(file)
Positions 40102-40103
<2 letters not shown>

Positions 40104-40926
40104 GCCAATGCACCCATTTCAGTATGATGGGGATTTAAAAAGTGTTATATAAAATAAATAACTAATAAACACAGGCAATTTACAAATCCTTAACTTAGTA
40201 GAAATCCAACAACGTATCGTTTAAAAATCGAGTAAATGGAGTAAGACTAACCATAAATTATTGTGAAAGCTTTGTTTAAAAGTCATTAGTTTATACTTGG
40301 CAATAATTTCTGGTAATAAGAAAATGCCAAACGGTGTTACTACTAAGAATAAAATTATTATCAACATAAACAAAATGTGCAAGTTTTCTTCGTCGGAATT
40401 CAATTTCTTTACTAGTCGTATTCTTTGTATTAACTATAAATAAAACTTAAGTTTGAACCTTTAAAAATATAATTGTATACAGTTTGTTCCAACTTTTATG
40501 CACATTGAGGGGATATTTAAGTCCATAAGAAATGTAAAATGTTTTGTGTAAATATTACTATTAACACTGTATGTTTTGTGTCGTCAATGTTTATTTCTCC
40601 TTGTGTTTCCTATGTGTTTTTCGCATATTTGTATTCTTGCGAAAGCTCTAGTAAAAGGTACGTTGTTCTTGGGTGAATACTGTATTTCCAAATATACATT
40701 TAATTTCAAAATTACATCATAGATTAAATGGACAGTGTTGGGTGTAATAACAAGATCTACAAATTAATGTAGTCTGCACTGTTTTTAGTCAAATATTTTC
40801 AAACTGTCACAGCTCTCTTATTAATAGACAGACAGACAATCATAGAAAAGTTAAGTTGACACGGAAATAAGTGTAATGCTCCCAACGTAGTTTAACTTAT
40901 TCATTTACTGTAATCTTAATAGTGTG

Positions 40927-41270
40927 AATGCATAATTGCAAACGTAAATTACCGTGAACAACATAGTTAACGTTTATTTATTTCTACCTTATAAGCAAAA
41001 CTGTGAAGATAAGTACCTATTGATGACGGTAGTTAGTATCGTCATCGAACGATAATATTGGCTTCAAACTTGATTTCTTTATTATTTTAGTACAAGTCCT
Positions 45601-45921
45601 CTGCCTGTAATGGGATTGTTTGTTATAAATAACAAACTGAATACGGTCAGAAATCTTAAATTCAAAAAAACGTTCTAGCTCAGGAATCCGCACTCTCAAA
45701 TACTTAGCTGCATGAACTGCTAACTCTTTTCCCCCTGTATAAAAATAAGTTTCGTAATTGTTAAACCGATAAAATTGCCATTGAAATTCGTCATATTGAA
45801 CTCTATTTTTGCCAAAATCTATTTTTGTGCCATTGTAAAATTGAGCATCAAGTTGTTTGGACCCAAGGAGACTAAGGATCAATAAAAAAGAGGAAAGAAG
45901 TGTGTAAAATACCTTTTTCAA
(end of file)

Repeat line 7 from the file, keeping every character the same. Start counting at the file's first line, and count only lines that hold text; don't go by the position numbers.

40401 CAATTTCTTTACTAGTCGTATTCTTTGTATTAACTATAAATAAAACTTAAGTTTGAACCTTTAAAAATATAATTGTATACAGTTTGTTCCAACTTTTATG